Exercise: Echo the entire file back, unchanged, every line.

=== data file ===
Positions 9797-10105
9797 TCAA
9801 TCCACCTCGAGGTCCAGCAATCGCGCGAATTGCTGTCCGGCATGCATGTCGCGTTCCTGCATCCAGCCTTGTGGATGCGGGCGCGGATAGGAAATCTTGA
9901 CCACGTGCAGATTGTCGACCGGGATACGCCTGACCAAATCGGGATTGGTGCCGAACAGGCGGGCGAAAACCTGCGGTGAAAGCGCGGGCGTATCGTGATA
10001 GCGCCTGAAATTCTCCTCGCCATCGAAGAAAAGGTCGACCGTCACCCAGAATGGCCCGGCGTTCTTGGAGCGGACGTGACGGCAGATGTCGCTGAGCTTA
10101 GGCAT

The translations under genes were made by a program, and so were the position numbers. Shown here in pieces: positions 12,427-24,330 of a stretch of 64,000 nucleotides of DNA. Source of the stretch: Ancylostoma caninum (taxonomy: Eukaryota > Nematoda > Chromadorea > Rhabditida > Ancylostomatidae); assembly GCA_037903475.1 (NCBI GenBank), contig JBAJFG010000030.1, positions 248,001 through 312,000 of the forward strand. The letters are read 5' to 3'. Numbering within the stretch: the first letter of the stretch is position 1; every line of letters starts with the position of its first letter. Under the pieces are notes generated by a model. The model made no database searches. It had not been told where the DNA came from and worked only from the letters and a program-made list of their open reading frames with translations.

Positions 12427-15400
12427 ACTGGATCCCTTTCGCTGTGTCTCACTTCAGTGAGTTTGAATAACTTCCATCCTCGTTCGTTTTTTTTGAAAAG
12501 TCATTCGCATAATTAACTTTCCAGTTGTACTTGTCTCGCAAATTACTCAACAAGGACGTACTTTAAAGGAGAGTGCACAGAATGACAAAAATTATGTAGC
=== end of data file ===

Positions 9797-10105
9797 TCAA
9801 TCCACCTCGAGGTCCAGCAATCGCGCGAATTGCTGTCCGGCATGCATGTCGCGTTCCTGCATCCAGCCTTGTGGATGCGGGCGCGGATAGGAAATCTTGA
9901 CCACGTGCAGATTGTCGACCGGGATACGCCTGACCAAATCGGGATTGGTGCCGAACAGGCGGGCGAAAACCTGCGGTGAAAGCGCGGGCGTATCGTGATA
10001 GCGCCTGAAATTCTCCTCGCCATCGAAGAAAAGGTCGACCGTCACCCAGAATGGCCCGGCGTTCTTGGAGCGGACGTGACGGCAGATGTCGCTGAGCTTA
10101 GGCAT

The translations under genes were made by a program, and so were the position numbers. Shown here in pieces: positions 12,427-24,330 of a stretch of 64,000 nucleotides of DNA. Source of the stretch: Ancylostoma caninum (taxonomy: Eukaryota > Nematoda > Chromadorea > Rhabditida > Ancylostomatidae); assembly GCA_037903475.1 (NCBI GenBank), contig JBAJFG010000030.1, positions 248,001 through 312,000 of the forward strand. The letters are read 5' to 3'. Numbering within the stretch: the first letter of the stretch is position 1; every line of letters starts with the position of its first letter. Under the pieces are notes generated by a model. The model made no database searches. It had not been told where the DNA came from and worked only from the letters and a program-made list of their open reading frames with translations.

Positions 12427-15400
12427 ACTGGATCCCTTTCGCTGTGTCTCACTTCAGTGAGTTTGAATAACTTCCATCCTCGTTCGTTTTTTTTGAAAAG
12501 TCATTCGCATAATTAACTTTCCAGTTGTACTTGTCTCGCAAATTACTCAACAAGGACGTACTTTAAAGGAGAGTGCACAGAATGACAAAAATTATGTAGC